Intermediate-grade tumour. More favourable outcome than 4+3
Intermediate-grade tumour. Less favourable outcome than 3+4
Highest grade tumour
In addition to tumour grade, it is valuable to stage prostate cancer using the TNM staging system.
Prostate cancer screening
Prostate cancer screening is controversial for several reasons. Those in favour of PSA screening often cite research that denotes modest reductions in mortality; while critics argue that the relative indolent nature of disease coupled with overdiagnosis and unnecessary investigations create harm for patients.11 At present, there is no formal screening program for prostate cancer in the UK. However, men >50 years old are eligible to request a PSA test, following discussions with their GP about the pros and cons.12
The approach to managing prostate cancer is heavily dependent on the patient’s risk group, projected survival and personal wishes. Patient’s may be stratified into risk groups (e.g. low, intermediate, high risk) and 10-year survival may be predicted based on G8 and Mini-COG instruments.6 Depending on the risk group, a variety of management strategies may be followed:13
Watchful waiting (non-intentional for curative treatment)
In a joint discussion between patient and provider, men may opt to undergo watchful waiting. This means that they will undergo no treatment; however, will generally have regular DRE examinations and PSA tests. Should there be a significant change in symptoms or PSA levels, palliative care may be initiated, depending on the patient’s wishes. Used if Gleason score 2-4 at any age OR score 5-6 in the elderly/unfit with life expectancy less than 10 years.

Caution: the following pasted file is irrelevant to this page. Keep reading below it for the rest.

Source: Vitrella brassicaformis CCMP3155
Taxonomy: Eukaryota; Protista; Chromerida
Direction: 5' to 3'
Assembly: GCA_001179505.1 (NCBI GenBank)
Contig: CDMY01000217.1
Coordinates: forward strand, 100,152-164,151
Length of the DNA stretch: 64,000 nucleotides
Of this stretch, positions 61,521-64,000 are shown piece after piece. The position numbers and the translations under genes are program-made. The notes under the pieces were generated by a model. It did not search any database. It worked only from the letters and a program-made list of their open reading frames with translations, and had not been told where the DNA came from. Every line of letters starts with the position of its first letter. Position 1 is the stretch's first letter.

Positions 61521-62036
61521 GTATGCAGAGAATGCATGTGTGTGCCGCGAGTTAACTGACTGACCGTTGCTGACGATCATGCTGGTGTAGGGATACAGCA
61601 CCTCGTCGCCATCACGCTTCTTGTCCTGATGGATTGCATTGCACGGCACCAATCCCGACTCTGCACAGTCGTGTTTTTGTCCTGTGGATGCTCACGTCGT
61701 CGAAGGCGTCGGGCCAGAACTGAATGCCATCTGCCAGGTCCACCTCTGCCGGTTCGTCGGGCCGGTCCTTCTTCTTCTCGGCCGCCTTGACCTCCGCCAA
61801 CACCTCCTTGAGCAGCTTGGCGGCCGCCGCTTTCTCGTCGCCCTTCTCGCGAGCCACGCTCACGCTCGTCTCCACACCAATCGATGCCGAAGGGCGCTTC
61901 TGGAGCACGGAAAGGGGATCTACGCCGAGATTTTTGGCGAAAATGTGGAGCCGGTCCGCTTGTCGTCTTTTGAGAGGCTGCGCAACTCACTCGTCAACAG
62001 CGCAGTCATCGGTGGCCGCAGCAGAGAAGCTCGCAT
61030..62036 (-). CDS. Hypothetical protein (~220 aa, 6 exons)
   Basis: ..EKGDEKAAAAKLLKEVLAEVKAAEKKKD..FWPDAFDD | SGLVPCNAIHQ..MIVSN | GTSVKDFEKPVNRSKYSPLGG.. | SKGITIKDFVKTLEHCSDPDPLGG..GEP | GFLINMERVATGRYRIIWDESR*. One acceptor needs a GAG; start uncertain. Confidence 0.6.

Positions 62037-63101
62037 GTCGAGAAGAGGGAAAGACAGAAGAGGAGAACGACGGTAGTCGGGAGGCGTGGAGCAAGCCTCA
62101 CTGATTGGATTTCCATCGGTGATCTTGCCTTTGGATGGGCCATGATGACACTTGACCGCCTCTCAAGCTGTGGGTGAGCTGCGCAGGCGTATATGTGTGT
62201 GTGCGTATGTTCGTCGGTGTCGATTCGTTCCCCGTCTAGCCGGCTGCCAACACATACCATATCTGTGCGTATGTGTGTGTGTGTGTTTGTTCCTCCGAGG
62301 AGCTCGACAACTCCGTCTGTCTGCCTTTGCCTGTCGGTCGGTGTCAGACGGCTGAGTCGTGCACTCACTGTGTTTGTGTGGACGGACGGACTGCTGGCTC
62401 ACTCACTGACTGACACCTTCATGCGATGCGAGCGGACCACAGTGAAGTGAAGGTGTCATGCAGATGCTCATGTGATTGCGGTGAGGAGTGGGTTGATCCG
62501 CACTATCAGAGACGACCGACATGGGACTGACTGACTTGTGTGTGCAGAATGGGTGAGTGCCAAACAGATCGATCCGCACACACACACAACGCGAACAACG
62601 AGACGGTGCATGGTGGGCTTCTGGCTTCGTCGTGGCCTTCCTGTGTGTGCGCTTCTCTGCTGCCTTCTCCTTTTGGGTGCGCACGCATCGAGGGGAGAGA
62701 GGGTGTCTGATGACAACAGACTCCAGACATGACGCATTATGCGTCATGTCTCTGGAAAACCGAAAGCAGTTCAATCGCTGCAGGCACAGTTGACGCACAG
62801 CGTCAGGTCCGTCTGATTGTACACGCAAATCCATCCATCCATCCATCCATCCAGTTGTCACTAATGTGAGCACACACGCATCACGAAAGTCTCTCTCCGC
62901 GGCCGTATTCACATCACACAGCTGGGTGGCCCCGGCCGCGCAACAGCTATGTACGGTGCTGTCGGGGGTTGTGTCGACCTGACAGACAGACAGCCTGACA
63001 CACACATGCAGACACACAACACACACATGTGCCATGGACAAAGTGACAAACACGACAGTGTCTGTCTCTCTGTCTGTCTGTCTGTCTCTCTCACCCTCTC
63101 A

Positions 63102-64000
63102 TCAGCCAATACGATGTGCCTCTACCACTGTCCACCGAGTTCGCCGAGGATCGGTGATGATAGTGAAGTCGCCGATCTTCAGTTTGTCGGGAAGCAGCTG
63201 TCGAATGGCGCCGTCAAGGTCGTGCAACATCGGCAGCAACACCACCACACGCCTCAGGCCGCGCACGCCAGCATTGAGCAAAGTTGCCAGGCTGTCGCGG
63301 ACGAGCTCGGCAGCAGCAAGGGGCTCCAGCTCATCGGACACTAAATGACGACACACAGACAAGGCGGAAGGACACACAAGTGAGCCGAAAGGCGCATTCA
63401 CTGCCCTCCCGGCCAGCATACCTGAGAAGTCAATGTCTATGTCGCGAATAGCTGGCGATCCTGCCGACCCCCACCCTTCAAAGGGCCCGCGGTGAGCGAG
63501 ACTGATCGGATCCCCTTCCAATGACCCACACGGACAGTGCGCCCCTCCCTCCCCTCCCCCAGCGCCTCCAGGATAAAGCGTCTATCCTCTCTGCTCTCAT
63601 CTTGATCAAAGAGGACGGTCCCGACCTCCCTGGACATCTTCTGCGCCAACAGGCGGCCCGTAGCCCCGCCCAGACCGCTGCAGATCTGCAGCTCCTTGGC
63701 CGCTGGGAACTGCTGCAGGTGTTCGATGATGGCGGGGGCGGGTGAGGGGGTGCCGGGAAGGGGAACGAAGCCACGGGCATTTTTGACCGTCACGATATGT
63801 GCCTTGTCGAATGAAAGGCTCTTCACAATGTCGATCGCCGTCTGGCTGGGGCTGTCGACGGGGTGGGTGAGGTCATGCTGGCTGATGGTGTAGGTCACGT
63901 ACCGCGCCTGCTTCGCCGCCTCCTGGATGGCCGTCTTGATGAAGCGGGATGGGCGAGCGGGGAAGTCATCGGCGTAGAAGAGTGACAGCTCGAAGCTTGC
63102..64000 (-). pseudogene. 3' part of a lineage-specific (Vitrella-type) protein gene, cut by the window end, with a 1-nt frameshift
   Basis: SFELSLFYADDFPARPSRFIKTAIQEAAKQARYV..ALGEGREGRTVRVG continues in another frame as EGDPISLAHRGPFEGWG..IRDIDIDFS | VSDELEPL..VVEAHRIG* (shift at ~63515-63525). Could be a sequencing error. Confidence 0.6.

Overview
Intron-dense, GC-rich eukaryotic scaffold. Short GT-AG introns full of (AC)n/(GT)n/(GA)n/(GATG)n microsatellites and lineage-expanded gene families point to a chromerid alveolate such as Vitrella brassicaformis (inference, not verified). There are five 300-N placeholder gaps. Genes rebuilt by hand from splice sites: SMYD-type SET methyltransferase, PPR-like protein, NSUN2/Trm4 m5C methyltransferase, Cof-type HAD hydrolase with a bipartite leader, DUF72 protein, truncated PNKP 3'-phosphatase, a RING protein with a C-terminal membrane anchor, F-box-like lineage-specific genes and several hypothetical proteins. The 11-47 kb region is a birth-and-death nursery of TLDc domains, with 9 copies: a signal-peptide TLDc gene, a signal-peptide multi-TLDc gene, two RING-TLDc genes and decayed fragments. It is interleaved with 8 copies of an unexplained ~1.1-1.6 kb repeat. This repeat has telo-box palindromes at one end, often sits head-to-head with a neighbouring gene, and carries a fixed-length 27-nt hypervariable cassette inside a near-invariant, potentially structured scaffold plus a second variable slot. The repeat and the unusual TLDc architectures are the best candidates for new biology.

Active surveillance (intent for curative treatment, but delayed)
In men who undergo active surveillance, regular DRE, PSA tests and often prostate biopsies (no more than annually), are performed. Should there be a significant change in any of the above findings, active treatment (hormonal, radiotherapy, surgery) may be initiated, depending on the patient’s wishes.
Intermediate risk = PSA 10-20ng/ml OR Gleason score 7 OR T2b stage
For men with intermediate risk, or those who refuse active treatment.
Radical prostatectomy: total removal of the prostate through open, laparoscopic or robotic-assisted approaches. Used for T1-T3 tumours in patients with a life expectancy of greater than 10 years.
External-beam radiotherapy (EBRT): beams of radiation are targeted to cancer cells in the prostate. Therapy is typically given for 7-8 weeks. Used for T1-3 tumours.
Brachytherapy: an innovative form of radiotherapy for prostate cancer, brachytherapy involves the permanent implantation of small balls of radioactive material into the prostate gland. Radiation is constantly provided in order to shrink tumour cells. Used for localised T1-2 tumours with a Gleason score of 7, PSA <20ng/ml and life expectancy greater than 5 years.
High risk = PSA >20ng/ml OR Gleason score 8-10 OR ≥ T2c stage
For men who refuse active treatment.
Radical prostatectomy: total removal of the prostate through open, laparoscopic or robotic-assisted approaches. Used for T1-T3 tumours and in patients with a life expectancy of greater than 10 years.